What are cysts and tumours?
There are various types of cysts and tumours in the liver, all of which are abnormal growths or structures.
A cyst is an abnormal, fluid-filled balloon or bubblelike structure (sac) that can grow in any part of your body. Liver cysts are mostly congenital, meaning that you have them from birth, or caused by contact with some form of parasite.
A solid tumour is an abnormal lump or swelling of tissue caused by an uncontrolled build-up of cells.
Tumours can be benign or malignant – those that are benign do not spread or cause cancer, whilemalignant tumours are cancerous and may invadeother parts of the body.
Most of the information is focused on cysts andhow they can affect the liver and bile ducts. Bile ducts are tube-shaped structures that carry bilefrom the liver to the gallbladder and then to the small intestine for removal (excretion) from the body.
This publication provides brief information on the most common benign tumours, specifically haemangiomas, focal nodular hyperplasia and adenomas. Cystic diseases, unlike benign tumours, can pose a serious health risk but are relatively rare in the UK.
Benign liver tumours
Simple liver cysts
Polycystic Liver Disease (PLD)
Congenital Hepatic Fibrosis (CHF)
Benign liver tumours
Benign liver tumours are common and usually without symptoms (asymptomatic). They tend to be found during imaging tests for unrelated conditions and, although most need no treatment, it is important for doctors to tell these tumours apart from those that are malignant.
Haemangiomas are the most common of all benign solid tumours. Around 1% of people may have one of these tumours. Haemangiomas are made up of newly formed but abnormal blood vessels. They can vary in size but are usually less than 5cm (or a couple of inches) and usually remain so once grown.
Haemangiomas are usually picked up on ultrasound scanning. Further imaging techniques such as computed tomography (CT) and magnetic resonance imaging (MRI) or microbubble ultrasound may be required to confi rm the diagnosis. A CT scan examines the density (thickness) of your body tissues. It obtains pictures, called tomograms, from different angles around your body using computer processing and can also show very detailed cross-sectioned images of your tissue and organs. With MRI a special tube scanner is used to provide a detailed view of your internal organs.
The majority of haemangiomas do not require long term monitoring or treatment. In rare cases where a tumour becomes overly large, embolisation (a type of treatment aimed at reducing the blood supply to the tumour) and surgery are most commonly used to reduce or remove it.
Focal nodule hyperplasia (FNH)
After haemangiomas, FNH is the most frequent of the benign solid liver tumours. It is commonly found in women aged between 15 and 50. The typical tumour is a small mass or lump commonly measuring between 3cm to 5cm in diameter and is usually found singly. It is characterised by a pale-coloured central scar that in most cases can be seen in CT and MRI scans.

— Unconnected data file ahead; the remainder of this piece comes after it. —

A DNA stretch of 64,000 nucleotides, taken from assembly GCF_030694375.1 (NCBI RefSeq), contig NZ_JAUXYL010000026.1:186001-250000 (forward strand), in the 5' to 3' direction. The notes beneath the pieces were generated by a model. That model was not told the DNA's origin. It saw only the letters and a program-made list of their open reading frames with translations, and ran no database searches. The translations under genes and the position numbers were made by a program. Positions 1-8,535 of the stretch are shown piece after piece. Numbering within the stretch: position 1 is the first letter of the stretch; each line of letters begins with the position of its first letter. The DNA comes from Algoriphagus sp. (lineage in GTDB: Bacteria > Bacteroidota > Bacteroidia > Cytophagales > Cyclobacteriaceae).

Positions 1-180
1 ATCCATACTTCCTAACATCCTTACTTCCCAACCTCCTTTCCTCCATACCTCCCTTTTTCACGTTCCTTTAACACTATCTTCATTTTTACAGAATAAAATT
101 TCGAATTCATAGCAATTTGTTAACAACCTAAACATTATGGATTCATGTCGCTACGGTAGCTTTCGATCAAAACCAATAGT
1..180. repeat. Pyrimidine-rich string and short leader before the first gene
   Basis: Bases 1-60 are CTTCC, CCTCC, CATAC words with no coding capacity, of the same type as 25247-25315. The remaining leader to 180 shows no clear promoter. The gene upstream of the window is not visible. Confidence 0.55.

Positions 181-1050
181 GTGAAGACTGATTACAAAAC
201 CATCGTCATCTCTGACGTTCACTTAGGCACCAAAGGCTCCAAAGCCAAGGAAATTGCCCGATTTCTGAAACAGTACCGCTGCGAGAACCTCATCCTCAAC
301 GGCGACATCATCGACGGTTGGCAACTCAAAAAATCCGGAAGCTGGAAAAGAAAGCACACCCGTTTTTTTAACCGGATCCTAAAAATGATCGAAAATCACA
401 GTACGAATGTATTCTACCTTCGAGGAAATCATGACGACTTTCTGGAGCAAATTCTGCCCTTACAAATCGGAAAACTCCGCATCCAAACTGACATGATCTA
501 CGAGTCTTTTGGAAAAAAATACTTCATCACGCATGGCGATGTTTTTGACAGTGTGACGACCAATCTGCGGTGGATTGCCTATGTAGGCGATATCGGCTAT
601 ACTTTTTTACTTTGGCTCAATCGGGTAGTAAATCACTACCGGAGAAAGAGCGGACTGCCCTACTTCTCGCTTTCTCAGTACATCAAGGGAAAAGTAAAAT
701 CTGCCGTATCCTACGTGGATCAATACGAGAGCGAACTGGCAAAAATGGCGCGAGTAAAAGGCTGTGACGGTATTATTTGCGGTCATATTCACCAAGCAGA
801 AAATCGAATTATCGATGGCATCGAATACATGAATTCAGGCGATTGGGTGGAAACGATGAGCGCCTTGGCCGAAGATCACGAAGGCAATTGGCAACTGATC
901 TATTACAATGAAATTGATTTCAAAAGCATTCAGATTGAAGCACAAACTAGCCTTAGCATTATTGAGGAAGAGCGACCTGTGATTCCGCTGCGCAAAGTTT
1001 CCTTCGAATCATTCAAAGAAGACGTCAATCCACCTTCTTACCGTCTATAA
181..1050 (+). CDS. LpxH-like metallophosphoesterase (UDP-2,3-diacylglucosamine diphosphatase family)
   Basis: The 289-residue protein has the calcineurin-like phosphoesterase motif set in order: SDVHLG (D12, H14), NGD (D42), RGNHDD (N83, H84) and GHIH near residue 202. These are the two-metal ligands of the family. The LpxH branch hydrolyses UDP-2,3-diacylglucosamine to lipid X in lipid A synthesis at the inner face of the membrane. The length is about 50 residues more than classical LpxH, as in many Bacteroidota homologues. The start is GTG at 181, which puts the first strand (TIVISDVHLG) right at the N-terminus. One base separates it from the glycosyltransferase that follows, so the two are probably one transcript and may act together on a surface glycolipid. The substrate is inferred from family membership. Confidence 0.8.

Some people experience pain in their abdomen (the ‘tummy’ or ‘belly’ area between the chest and pelvis) but most do not have clear symptoms. These tumours do not rupture or become malignant and do not need specific treatment.
Adenomas are tumours that can affect a number of organs and originate in your glands. Hepaticadenomas are very rare and are thought to be linked to exposure to certain hormones. On average, these tumours can measure between 8cm to 15cm. Of the benign tumours, they require the most clinical attention because it is possible for them to grow (and press against other organs or tissue), rupture and bleed. If this does happen it can cause severe abdominal pain.
The risk of rupture is increased in pregnancy, so that increased monitoring by ultrasound is advisable. Ultrasound scans involve sending sound waves into the body to create echoes that can be recorded and used to build a picture of the liver’s condition.
In the extremely rare case that an adenoma does become malignant, surgical removal (resection) maybe advised.
The overwhelming majority of cystic disease is caused by simple cysts. There are also inherited disorders that cause cysts, including polycystic liver disease, congenital hepatic fibrosis and Caroli’s syndrome. Although rare in the UK, hydatid cysts are caused by a parasitic infection.
What is cystic disease?
The bile ducts in the liver are like the branches of a tree that come together just below the stomach.This is known as the biliary tree, sometimes called the biliary system or biliary tract. A side branch ofthe biliary tree leads to the gallbladder, the organ that stores bile. Gallbladder disease involving the biliary tree is more common than cystic disease.
Cysts affecting the biliary tree belong to a group of diseases caused by congenital bile duct abnormality and are usually inherited. These cysts can create problems by:
placing pressure on surrounding organs and body tissue as they become enlarged
causing inflammation of the bile ducts, known as cholangitis
- causing increased blood pressure in the portal vein, known as portal hypertension.
Simple liver cysts
Simple cysts arise from a malformation of your bile ducts. In rare cases, they can cause bile duct obstruction, secondary infection or may rupture. Some may require surgical drainage.